Advise Me

Sarah Viren

The caller clears his throat when Doctora Isabel asks about birth control. “The rhythm method,” he finally responds. In the background I hear a crackled announcement on what sounds like a warehouse PA system, followed by the caller coughing. Doctora Isabel interrupts: “The rhythm method is acceptable, but do you realize,” she asks, “that with this, biologically, your wife most wants sex precisely at the times you can’t have it?”

The voice doesn’t answer; it isn’t meant to. In the pause, Doctora Isabel’s advice uncoils. She explains fertility cycles and female sexuality; she repeats the tenets of the rhythm method. “Very few men have the ability to resist a wife who wants to have sex with him.” She slows slightly. “Do you see what I mean?” 

The man assures her he does. I see him cupping the phone near the open door of a loading dock, plucking flecks of dirt from his nails as he nods, watching the clock and thinking about his wife, about how they got themselves into all this. He is middle-aged, I can tell from his voice. I understand enough of their conversation, too, to know that he is an immigrant, that he has five children, and that his problem, the reason he is calling Doctora Isabel, is that he doesn’t want to have any more. “How many years have you been married?” Doctora Isabel asks. 

“Nine,” he says. 

“So five babies in nine years,” she emphasizes. Her advice is now obvious. 


I am jogging up a snowy hill in Iowa with my dog when I hear that call. Mornings like this are how I’ve come to listen to Doctora Isabel, “El Ángel de la Radio.” She is the most well-known Spanish-speaking call-in advisor in the United States, “a Latina version of Dr. Laura, Dr. Ruth, Ann Landers, and Dr. Spock,” to quote her website. On Facebook—where Doctora Isabel poses with French-manicured hands and a frosted wave of hair—she has fourteen thousand fans. She reminds us to breathe, she tells us that “a head full of fear leaves no space for dreams,” and she posts, in both English and Spanish, on such topics as “the love boomerang,” food as medicine, happiness, erections, perfectionist children, angry teens, meditation, and sleep deprivation, all of which are also occasional topics on her radio program. On the radio, however, she speaks only Spanish. And the most frequent subject is love. 


I began listening to Doctora Isabel soon after I got back from a summer trip to Guatemala to learn Spanish. I was thirty then and enamored with change. Before leaving, I had been dumped by a woman almost ten years younger than me, a woman who liked to climb trees and who left glitter in my sheets and whom I had liked because she didn’t like commitment. The year before that, I had quit a well-paying job and a stable relationship to move to a small town in the Midwest to study creative writing. That first year in Iowa, though, I drank more than I wrote. I threw parties and went on road trips and could not manage to stay in a relationship. I woke up hungover and alone on New Year’s Day and made two resolutions: to write more and to learn Spanish.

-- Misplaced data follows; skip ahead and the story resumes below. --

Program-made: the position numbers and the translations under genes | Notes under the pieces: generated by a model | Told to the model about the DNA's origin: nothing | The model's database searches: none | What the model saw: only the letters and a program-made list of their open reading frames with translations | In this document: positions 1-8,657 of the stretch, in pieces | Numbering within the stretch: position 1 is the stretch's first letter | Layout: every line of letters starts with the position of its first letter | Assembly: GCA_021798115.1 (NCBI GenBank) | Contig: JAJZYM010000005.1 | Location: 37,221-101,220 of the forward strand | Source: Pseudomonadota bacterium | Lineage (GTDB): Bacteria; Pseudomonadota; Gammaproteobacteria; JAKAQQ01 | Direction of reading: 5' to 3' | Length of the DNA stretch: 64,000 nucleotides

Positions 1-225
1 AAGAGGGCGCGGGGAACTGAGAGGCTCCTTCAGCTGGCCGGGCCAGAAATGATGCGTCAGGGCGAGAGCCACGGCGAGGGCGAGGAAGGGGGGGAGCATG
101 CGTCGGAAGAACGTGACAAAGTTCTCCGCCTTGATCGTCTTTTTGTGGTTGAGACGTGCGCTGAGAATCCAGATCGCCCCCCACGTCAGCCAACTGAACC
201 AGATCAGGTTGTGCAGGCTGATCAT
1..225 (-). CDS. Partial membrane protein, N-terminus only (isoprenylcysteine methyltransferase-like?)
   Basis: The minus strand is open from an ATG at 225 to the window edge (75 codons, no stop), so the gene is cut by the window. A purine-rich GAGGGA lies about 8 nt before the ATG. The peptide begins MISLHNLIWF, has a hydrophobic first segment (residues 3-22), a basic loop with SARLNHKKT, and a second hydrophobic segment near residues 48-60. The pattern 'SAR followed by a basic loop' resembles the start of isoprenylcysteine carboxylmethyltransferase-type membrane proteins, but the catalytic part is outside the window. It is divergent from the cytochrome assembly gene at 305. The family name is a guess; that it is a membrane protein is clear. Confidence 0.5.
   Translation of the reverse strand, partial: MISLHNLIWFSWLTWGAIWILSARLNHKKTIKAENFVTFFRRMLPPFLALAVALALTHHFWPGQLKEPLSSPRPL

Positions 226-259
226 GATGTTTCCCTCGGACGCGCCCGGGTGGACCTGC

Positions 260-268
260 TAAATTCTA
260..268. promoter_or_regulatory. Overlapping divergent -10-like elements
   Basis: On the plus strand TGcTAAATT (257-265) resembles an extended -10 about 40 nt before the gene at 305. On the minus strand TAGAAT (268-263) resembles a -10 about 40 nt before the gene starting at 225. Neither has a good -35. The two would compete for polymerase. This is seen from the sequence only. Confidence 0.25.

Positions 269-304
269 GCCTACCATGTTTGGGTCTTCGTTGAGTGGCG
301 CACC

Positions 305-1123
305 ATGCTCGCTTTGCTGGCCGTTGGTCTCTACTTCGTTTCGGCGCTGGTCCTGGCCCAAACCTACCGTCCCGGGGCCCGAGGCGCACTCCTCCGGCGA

In Guatemala, I rented a small room with a single bed from a middle-aged woman and her mother. Most nights I was asleep by ten, and in the mornings I wrote and then went running. I ran past the juice salesman and the coffee farms and, sometimes, I ran up the side of a mountain and stretched at the base of a huge cross that had been planted there many years before. In the afternoons, I walked along cobblestone streets to a small school near the town’s central park, where for four hours a day I practiced speaking in new verb tenses: the present, then the past, the future, the conditional, and finally the subjunctive. 

I understood almost nothing at first; then I recognized a few words, and finally whole sentences that let loose into a paragraph or, if I was lucky, two. I lost five pounds from the heat and exhilaration of not knowing so much. I flirted, virulently and in basic Spanish, via e-mail with a woman from Spain whom I’d met back in Iowa before leaving. I fell in love with the estranging rhythms of the language. And then I returned to Iowa. I missed the bewilderment of feeling like a child again, lost in a world of words I was learning one by one. So I went looking for ways to replicate what I had felt that summer. And that’s how I found Doctora Isabel. 

What I liked was the cycle of the advice show: questions follow answers follow more questions, the essential problem repeating in permutations until it culminates in an answer. It was a structure that allowed me to parse meaning through context. Before my run each morning, I would cue up another episode, clip my dog to his leash, and head out into the early light, Doctora Isabel’s advice buzzing in my ear as I began to sweat.

Hola, hola hola! she enthused from her Miami studio at the start of each show, and I followed along, bisecting hickory forests and grass fields, trying to imitate her accent. The callers would say they felt nervous, and Doctora Isabel always told them to breathe, advice that takes the form of a command: respira. Cariño, she called those on the other end of the line, mi amor, mi hija, and as she spoke I recited translations in my head: darling, my love, my daughter. I could understand only select words—husband, scared, Houston, work, abuse—but from those clues I built stories. I told myself I was listening not for the advice, but for the vocabulary lessons. And for a while, that’s what I believed.  


A few days after I got back to Iowa, I called up the Spanish woman I had been flirting with. Her name was Marta. She had smooth tanned skin, green eyes, and a gray streak running through her brown hair. She spoke to me in Spanish because she knew I wanted to practice, and though my speech was halting and error-riddled, she waited patiently for me to finish my thoughts, only occasionally correcting me or offering up a word.